NL East Division position comparison: right field

The National League East Division position-by-position evaluation and ranking of the starting eight position players comes to an end today with a look at right field.

The Philadephia Phillies had the top catcher in my rankings. The club’s projected starter ranked second in center field, and third in the division at each of first basesecond baseshortstopthird base, and in left field.

The defending World Series champion Washington Nationals had the top-ranked player at shortstop as well as in left field and center field. The two-time defending NL East champion Atlanta Braves came out on top at first base, second base, and now again in right field.

On Thursday, I’ll take a look at the backups and pinch-hitters for each team and rank each of those projected bench groups. Over the weekend the projected starting pitching rotations, bullpens, and finally the managers will be covered.

Once this evaluation process is complete, Phillies fans should have a better idea as February arrives of where the team stands as spring training opens. Pitchers and catchers report to Clearwater on February 11, less than two weeks from now.

NL EAST – 2020 RIGHT FIELD RANKINGS

1) Ronald Acuna Jr. Atlanta Braves: There are two particularly frightening things to consider regarding Acuna for the rest of the National League East. First, he turned just 22 years of age this past December. Second, the Braves got him to a sign a contract paying him $17 million through 2026 with team options at the same salary for two more years beyond that. Acuna is likely to be terrorizing opponents for many years. He won the 2018 NL Rookie of the Year Award after slashing .293/.366/.552 with 26 home runs, 56 extra-base hits, 64 RBIs, 78 runs scored, and 16 steals in just 111 games that year. In his first full season a year ago, Acuna made his first NL All-Star team and won a Silver Slugger Award. He slashed .280/.365/.518 with 41 homers, 65 extra-base hits, 101 RBIs, 127 runs scored, and 37 stolen bases. For that performance, Acuna finished fifth in 2019 NL Most Valuable Player voting. On top of all that offensive production, Acuna is an outstanding defender in right with the ability to handle center field as well. He has the talent to win multiple MVP’s going forward.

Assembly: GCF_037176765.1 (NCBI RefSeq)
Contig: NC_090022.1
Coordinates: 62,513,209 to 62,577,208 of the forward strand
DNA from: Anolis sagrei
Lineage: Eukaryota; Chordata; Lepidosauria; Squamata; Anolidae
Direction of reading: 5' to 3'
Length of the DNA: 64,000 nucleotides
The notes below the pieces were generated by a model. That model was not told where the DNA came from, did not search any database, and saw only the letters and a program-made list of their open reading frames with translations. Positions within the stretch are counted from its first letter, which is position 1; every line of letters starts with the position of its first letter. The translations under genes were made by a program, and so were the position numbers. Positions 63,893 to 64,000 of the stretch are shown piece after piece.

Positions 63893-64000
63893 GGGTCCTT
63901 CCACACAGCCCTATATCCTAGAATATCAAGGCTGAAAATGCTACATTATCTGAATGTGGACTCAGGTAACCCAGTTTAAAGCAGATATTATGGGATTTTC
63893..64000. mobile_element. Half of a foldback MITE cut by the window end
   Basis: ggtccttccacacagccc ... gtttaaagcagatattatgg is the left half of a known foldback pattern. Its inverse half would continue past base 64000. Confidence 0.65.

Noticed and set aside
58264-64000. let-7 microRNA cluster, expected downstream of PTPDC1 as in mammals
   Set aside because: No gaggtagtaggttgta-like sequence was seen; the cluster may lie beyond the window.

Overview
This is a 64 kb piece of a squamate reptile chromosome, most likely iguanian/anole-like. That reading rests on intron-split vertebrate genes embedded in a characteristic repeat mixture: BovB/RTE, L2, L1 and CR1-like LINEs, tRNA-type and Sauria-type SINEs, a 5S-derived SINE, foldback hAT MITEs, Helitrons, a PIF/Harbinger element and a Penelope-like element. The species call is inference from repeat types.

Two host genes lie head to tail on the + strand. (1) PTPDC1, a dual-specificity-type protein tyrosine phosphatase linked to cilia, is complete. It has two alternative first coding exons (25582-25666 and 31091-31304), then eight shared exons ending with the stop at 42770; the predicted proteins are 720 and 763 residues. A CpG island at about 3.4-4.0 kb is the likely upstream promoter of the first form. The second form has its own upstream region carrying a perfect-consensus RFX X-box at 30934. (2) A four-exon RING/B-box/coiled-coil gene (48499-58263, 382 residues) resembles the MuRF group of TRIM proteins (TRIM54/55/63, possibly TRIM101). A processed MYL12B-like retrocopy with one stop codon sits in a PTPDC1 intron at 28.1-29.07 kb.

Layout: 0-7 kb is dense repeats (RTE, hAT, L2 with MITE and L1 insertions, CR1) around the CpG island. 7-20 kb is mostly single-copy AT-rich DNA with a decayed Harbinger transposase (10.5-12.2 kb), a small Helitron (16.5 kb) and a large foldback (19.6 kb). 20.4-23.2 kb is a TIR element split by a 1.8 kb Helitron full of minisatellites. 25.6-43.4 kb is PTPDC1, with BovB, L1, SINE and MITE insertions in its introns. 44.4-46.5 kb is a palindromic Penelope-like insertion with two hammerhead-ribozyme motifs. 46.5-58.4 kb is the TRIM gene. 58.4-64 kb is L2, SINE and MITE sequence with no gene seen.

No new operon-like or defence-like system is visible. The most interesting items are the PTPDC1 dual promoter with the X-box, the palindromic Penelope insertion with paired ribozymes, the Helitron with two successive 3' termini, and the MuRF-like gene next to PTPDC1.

2) Bryce Harper, Philadelphia Phillies: After starring with the Nationals for seven seasons during which he was an NL All-Star six times and the 2015 NL MVP, Harper signed with the Phillies as a free agent prior to last season. He did not disappoint, producing a season in which he slashed .260/.372/.510 with 35 homers, 114 RBIs, 72 extra-base hits, 98 runs scored, and 15 stolen bases. Harper also elevated his defensive game enough that he was a Gold Glove Award finalist. He improved as the season wore on, slashing .290/.374/.621 starting August 5, also cutting down his strikeout rate from that point. With an improved Phillies lineup around him, a year of comfort in the environment, and that strong finish, Harper could be poised for another All-Star campaign in which he is a leading NL MVP contender in 2020. He plays at still just age 27 for the entire season.

3) Michael Conforto, New York Mets: Turning 27-years-old on March 1, Conforto is under control with the Mets for just two more seasons. He can become a free agent after 2021, and the Mets are going to have to try to get him signed long-term before that point, because this is a player they cannot afford to lose. Conforto has a .253/.353/.481 career slash line over his first five seasons, and that is about the level at which he performed last year. If the 33 homers, 63 extra-base hits, 92 RBIs, and 90 runs scored is his peak production during his prime, that’s pretty good in these non-PED years. While Conforto will never win a Gold Glove Award, neither is he a poor defender. He ranked seventh in 2019 Fangraphs UZR among all big-league right fielders.

4) Brian Anderson, Miami Marlins: Anderson, who ranked second on my third base list, is the only player who I ranked at two different positions. In 2018, Anderson played 91 games in right and 71 at third. Last season he appeared in 67 games at third base and in 55 games in right field. While he is a better defender in right field than at the hot corner, the fact is that the Fish have a group of strong prospects coming in the outfield and no better options coming at third base. In 2020 when Anderson is in right field, newcomer Jonathan Villar could see action at third with young Isan Diaz playing second. It is not likely that manager Don Mattingly is going to really commit to a regular position for Anderson until he sees how his players look in spring training.

5) Adam Eaton, Washington Nationals: Having turned 31 years of age back in December, Eaton is the oldest starting right fielder in the division. He is also the weakest overall defender, though he does possess a solid arm. In his return from two injury-marred seasons a year ago, Eaton slashed .279/.365/.428 with 15 homers, 47 extra-base hits, 49 RBIs, 103 runs scored, and 15 stolen bases. That is about his offensive upside at this stage of his career. The Nationals have the top left and center fielders in the division. But while both are talented, they are also young. Washington is happy to live with Eaton’s modest production and defense at this point in exchange for a veteran presence that he brings to the group. But don’t be surprised to see them bring in a more dynamic option via an in-season trade during the coming summer if they are contending again in 2020 as expected.

 

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